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Peltier, Jean Charles Athanase

PELTIER, JEAN CHARLES ATHANASE (1785-1845), French physicist, was born at Ham (Somme) on the 22nd of February 1785. He was originally a watchmaker, but retired from business about the age of thirty and devoted himself to experimental and observational science. His papers, which are numerous, are devoted in great part to atmospheric electricity, waterspouts, cyanometry and polarization of skylight, the temperature of water in the spheroidal state, and the boilingpoint at great elevations. There are also a few devoted to curious points of natural history. But his name will always be associated with the thermal effects at junctions in a voltaic circuit. His great experimental discovery, known as the " Peltier effect," was that if a current pass from an external source through a circuit of two metals it cools the junction through which it passes in the same direction as the thermo-electric current which would be caused by directly heating that junction, while it heats the other junction (see THERMO-ELECTRICITY). Peltier died in Paris on the 27th of October 1845.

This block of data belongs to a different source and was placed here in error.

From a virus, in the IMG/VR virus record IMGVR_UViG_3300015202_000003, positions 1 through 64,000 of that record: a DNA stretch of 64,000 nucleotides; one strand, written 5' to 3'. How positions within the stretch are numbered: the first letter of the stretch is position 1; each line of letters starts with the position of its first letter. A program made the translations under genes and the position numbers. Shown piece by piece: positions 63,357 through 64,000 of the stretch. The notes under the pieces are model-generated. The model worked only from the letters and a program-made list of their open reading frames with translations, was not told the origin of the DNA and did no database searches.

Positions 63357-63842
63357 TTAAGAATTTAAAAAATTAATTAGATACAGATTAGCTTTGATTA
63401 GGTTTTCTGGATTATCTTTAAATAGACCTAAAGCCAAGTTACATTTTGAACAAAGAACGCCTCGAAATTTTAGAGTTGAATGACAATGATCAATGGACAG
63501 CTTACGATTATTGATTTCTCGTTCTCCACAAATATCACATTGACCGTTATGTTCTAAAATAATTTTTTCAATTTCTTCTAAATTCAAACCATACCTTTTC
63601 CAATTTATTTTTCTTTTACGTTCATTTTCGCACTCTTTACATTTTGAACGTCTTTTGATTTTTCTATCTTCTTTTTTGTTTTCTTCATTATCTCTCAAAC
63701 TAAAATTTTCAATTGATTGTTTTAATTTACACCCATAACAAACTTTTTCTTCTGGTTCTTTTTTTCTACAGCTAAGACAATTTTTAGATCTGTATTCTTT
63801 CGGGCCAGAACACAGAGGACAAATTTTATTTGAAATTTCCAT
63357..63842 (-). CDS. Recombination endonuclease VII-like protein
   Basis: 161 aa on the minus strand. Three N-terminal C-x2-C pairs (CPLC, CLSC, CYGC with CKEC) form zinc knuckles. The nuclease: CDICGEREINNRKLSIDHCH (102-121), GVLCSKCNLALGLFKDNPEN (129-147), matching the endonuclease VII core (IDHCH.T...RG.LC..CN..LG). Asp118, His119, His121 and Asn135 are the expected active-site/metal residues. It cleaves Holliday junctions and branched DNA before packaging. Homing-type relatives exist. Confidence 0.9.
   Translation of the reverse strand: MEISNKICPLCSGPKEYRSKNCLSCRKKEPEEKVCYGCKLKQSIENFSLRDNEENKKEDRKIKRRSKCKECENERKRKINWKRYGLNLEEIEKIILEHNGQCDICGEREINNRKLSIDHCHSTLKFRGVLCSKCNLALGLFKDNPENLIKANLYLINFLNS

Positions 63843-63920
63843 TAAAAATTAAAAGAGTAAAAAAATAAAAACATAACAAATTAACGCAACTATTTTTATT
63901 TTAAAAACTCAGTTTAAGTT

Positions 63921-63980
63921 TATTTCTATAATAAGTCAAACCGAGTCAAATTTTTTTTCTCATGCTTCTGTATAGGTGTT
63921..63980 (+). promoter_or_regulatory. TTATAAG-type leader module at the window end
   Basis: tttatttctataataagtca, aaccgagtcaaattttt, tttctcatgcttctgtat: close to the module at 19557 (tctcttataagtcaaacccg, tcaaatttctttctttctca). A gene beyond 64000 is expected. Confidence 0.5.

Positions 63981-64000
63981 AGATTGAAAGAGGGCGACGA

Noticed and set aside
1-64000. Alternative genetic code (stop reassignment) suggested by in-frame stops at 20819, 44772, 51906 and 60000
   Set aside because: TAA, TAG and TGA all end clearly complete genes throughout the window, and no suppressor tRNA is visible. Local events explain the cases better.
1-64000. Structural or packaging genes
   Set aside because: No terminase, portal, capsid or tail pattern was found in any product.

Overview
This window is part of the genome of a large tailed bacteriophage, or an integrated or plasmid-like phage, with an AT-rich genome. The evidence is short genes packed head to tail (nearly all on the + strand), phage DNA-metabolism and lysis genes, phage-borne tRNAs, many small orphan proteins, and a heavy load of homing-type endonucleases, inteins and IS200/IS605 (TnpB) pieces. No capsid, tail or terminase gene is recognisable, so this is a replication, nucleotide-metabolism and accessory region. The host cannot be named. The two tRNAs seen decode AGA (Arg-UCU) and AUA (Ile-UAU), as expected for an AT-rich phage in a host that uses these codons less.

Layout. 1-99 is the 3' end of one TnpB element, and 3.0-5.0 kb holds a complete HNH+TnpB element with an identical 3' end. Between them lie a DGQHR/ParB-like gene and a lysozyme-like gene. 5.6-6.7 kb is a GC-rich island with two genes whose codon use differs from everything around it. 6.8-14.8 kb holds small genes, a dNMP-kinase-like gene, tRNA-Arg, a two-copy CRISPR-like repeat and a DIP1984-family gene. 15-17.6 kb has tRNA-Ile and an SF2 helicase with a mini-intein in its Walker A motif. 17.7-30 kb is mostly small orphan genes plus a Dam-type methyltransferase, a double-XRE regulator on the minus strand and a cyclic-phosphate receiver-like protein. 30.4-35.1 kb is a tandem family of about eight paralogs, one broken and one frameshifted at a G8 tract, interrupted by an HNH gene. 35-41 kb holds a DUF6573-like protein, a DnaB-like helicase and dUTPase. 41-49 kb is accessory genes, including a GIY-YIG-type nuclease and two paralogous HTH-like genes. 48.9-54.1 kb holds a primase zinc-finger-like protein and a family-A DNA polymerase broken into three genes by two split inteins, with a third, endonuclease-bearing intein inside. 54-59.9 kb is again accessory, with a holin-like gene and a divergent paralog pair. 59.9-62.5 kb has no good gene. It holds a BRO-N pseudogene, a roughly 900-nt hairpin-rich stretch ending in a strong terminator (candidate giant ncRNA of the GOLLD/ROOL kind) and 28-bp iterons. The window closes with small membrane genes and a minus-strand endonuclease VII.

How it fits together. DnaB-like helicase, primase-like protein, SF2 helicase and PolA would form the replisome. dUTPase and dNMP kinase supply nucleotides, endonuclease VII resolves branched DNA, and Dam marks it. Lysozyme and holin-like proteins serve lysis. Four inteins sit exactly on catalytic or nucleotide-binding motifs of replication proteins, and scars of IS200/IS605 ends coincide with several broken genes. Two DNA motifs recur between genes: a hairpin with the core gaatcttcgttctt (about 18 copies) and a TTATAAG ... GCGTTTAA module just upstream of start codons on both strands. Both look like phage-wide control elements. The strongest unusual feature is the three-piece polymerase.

Note - this article incorporates content from Encyclopaedia Britannica, Eleventh Edition, (1910-1911)

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